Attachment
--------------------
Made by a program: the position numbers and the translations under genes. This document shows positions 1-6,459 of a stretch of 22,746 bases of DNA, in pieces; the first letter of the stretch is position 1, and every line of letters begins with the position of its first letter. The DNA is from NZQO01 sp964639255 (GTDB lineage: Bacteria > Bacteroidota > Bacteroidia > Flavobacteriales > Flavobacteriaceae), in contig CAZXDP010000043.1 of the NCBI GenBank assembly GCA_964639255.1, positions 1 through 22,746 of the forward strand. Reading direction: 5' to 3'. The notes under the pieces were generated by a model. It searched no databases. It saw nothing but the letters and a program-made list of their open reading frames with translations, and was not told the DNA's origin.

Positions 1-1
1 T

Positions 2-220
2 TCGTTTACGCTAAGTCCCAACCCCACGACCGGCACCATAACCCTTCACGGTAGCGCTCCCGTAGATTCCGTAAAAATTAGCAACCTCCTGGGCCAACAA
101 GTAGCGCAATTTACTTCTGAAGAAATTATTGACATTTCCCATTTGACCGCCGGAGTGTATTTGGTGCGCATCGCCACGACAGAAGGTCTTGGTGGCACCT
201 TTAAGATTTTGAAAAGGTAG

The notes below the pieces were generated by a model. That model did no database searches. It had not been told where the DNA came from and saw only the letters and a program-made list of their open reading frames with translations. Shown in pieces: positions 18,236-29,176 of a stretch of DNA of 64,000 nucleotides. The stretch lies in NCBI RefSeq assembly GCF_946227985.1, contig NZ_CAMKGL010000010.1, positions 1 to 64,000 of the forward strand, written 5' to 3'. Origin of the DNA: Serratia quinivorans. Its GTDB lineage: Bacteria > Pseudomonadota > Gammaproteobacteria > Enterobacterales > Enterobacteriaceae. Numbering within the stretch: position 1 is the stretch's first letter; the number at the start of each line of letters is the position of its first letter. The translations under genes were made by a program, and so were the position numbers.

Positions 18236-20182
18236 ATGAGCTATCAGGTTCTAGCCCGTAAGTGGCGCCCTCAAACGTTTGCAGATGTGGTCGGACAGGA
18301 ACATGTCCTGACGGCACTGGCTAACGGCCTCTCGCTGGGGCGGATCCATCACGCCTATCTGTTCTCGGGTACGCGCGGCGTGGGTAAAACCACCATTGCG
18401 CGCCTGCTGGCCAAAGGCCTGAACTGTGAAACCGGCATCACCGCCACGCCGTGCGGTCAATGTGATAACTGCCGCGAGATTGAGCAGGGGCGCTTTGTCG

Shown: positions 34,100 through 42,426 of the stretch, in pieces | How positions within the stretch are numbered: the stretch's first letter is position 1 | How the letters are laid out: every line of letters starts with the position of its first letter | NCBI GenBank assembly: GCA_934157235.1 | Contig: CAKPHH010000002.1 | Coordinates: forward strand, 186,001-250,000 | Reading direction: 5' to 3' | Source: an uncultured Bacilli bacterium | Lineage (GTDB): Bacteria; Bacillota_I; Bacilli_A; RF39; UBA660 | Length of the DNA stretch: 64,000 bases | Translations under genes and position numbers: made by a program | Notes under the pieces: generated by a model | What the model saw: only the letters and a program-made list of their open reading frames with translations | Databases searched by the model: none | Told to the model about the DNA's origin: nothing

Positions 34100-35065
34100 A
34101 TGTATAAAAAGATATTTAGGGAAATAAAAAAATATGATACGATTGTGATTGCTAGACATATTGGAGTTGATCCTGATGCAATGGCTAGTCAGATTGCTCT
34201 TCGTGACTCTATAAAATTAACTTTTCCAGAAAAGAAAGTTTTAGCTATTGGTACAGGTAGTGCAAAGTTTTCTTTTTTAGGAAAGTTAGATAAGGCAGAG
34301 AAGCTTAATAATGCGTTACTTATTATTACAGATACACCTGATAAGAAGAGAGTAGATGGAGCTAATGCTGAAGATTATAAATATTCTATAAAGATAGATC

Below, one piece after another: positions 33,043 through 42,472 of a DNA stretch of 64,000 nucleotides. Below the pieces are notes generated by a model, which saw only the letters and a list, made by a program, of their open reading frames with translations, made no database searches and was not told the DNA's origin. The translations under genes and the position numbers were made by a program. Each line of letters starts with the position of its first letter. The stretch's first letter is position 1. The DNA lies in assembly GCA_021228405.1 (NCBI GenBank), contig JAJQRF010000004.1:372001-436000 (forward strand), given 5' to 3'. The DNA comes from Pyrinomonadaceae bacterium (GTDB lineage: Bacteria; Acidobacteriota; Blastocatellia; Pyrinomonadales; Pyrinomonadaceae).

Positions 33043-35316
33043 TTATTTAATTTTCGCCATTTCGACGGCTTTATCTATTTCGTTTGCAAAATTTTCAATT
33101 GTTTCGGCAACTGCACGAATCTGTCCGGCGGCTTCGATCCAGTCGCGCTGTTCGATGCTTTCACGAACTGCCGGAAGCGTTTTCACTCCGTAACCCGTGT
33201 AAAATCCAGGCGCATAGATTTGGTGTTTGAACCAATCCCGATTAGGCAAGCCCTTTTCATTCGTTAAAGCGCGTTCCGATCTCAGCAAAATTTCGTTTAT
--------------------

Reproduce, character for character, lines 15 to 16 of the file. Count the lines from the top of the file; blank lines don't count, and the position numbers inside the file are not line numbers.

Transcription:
34100 A
34101 TGTATAAAAAGATATTTAGGGAAATAAAAAAATATGATACGATTGTGATTGCTAGACATATTGGAGTTGATCCTGATGCAATGGCTAGTCAGATTGCTCT